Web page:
Inverted domestic corporations are an increasingly popular means of reducing corporate tax rates in the United States by shifting profits from the U.S. to foreign subsidiaries. This activity is a source of controversy and public concern. Congress has responded through a variety of measures. These include both tax code regulations and government contracting prohibitions. The latter are implemented through Federal Acquisition Regulations. This interim rule amends FAR 9.108-2, FAR 9.108-3 and FAR 9.108-4 to reflect the continuing Governmentwide statutory prohibition on awarding contracts to inverted domestic corporations or their subsidiaries that has been in effect since Fiscal Year (FY) 2008, as extended in each subsequent full-year and short-term appropriations acts.

The interim rule expands the affiliate group which can be used to determine whether a company is an inverted domestic corporation for purposes of the contracting prohibition by removing a restriction that required that a foreign parent company must have at least 80% ownership of the inverted domestic subsidiary before it could qualify as an inverted domestic corporation. In its place, the rule establishes that a foreign parent company may be included in the expanded affiliate group if it controls, manages, or has significant financial interests in, and a substantial portion of the income of, the inverted domestic corporation. The determination is based on factors such as management control, location of assets, and derivation of income.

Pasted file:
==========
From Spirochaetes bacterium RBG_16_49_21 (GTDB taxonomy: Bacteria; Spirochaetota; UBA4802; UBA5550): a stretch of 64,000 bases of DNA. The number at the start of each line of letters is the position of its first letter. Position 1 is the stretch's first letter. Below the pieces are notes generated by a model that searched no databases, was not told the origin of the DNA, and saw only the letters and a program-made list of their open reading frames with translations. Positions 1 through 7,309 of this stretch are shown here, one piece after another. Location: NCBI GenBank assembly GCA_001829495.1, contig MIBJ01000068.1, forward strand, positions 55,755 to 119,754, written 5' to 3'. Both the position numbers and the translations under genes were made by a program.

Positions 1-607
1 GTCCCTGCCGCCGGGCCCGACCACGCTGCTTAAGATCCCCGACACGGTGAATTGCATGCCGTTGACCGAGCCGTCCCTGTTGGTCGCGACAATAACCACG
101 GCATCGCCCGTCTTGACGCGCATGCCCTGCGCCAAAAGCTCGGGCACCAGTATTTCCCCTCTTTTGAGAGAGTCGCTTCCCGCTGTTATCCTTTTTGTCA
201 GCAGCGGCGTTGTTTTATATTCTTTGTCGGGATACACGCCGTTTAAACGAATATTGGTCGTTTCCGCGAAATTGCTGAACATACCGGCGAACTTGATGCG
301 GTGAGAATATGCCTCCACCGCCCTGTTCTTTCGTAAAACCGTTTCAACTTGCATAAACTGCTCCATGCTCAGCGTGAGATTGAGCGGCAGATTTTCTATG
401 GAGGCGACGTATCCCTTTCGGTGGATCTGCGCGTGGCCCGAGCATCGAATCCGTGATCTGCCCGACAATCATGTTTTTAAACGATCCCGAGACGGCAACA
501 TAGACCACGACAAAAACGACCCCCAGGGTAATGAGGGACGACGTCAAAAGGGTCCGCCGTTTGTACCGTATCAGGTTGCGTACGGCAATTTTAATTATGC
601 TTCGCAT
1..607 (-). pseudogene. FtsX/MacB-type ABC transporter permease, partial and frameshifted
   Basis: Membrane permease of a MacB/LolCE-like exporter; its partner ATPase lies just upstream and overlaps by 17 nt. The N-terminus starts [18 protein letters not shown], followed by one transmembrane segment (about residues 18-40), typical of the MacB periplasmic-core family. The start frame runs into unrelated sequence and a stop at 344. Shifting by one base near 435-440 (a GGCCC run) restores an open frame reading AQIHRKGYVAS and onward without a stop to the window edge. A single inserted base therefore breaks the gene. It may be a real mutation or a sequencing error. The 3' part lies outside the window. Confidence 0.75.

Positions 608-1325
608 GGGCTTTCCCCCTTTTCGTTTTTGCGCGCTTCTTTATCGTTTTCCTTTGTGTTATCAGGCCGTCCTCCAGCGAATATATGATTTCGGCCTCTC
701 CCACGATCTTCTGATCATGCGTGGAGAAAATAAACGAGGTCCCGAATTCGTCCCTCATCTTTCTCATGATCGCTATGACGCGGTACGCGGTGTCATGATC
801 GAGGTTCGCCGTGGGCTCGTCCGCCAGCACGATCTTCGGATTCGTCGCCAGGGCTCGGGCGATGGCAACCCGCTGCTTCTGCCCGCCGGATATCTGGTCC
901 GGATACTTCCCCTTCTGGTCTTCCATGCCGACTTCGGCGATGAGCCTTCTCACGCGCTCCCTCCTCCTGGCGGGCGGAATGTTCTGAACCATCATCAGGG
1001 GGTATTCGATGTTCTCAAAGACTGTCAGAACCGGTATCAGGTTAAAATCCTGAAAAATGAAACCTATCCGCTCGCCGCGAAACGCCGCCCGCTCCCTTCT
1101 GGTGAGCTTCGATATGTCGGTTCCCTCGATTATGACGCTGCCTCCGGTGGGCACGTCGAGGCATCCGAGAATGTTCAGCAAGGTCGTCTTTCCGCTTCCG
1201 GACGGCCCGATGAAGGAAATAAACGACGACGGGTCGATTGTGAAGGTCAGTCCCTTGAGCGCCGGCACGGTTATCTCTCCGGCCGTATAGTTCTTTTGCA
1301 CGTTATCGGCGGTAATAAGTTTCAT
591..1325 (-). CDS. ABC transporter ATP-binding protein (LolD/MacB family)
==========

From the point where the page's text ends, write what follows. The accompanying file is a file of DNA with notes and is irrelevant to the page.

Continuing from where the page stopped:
This rule also clarifies that a contracting officer can waive the inverted domestic corporation prohibition on a case-by-case basis when the agency head finds that a waiver is necessary in the interest of national security. This is in response to concerns that the existing procedures for contracting officers to make this determination, set out in the Federal Register preamble, may place an undue burden on them and that they may reach inconsistent conclusions about a single offeror.